We've all received the well-meaning advice to "stay positive." The greater the challenge, the more this glass-half-full wisdom can come across as Pollyannaish and unrealistic. It's hard to find the motivation to focus on the positive when positivity seems like nothing more than wishful thinking.
The real obstacle to positivity is that our brains are hardwired to look for and focus on threats. This survival mechanism served humankind well back when we were hunters and gatherers, living each day with the very real threat of being killed by someone or something in our immediate surroundings.
That was eons ago. Today, this mechanism breeds pessimism and negativity through the mind's tendency to wander until it finds a threat. These "threats" magnify the perceived likelihood that things are going — and/or are going to go — poorly. When the threat is real and lurking in the bushes down the path, this mechanism serves you well. When the threat is imagined and you spend two months convinced the project you're working on is going to flop, this mechanism leaves you with a soured view of reality that wreaks havoc in your life.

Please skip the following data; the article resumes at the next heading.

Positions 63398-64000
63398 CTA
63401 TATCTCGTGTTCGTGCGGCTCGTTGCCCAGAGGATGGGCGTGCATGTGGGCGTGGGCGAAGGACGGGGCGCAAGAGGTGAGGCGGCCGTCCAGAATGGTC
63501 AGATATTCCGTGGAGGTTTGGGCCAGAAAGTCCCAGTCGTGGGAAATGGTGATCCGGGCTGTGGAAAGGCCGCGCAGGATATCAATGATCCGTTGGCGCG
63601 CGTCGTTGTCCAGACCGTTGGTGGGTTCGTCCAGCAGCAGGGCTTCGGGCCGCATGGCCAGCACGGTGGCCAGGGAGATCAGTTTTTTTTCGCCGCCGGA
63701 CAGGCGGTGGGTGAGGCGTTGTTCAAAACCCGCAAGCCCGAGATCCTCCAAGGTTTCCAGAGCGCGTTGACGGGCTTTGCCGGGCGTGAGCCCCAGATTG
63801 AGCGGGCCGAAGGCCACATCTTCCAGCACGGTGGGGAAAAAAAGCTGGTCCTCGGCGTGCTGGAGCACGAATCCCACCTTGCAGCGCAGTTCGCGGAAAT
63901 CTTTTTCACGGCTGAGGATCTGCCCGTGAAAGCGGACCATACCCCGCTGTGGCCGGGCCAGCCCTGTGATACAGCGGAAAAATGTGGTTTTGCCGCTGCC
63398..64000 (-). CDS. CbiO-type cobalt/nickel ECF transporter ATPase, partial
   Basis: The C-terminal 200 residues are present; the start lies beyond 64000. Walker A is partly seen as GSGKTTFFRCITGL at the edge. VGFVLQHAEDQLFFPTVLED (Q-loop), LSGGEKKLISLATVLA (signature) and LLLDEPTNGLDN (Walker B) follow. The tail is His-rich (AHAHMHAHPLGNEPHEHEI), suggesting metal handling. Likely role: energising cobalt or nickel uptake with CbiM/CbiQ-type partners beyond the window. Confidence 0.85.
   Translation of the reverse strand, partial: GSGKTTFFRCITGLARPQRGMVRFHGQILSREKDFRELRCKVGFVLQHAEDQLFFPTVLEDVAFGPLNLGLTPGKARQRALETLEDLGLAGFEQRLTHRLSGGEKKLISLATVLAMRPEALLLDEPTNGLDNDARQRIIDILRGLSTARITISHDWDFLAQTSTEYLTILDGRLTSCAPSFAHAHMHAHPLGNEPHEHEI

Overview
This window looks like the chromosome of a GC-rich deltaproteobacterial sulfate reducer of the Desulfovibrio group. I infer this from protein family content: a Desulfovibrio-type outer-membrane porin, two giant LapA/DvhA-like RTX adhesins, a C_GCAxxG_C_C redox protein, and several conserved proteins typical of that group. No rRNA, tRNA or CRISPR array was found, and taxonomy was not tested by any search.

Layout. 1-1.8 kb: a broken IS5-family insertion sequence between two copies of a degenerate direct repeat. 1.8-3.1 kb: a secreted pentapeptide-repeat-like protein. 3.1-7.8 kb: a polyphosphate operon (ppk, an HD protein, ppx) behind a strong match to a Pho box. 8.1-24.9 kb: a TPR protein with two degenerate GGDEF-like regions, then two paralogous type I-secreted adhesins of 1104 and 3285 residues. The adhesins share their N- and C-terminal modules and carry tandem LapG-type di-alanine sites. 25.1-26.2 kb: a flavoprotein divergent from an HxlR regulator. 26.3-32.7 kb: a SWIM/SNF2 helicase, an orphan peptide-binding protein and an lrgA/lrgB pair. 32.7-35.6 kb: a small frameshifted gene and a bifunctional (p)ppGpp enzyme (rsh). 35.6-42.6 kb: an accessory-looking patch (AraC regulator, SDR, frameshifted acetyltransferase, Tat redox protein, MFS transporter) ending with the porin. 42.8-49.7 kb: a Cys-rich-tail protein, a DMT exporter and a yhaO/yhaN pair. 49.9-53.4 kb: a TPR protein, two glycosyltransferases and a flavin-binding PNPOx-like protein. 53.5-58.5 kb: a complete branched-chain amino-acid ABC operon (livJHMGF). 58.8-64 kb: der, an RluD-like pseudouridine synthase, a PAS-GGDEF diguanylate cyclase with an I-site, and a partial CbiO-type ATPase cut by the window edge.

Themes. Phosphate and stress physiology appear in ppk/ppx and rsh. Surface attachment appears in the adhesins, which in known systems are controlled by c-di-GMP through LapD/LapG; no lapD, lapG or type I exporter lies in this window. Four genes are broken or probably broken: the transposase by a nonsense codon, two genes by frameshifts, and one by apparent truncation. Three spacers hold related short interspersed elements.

Maintaining positivity is a daily challenge that requires focus and attention. You must be intentional about staying positive if you're going to overcome the brain's tendency to focus on threats. It won't happen by accident.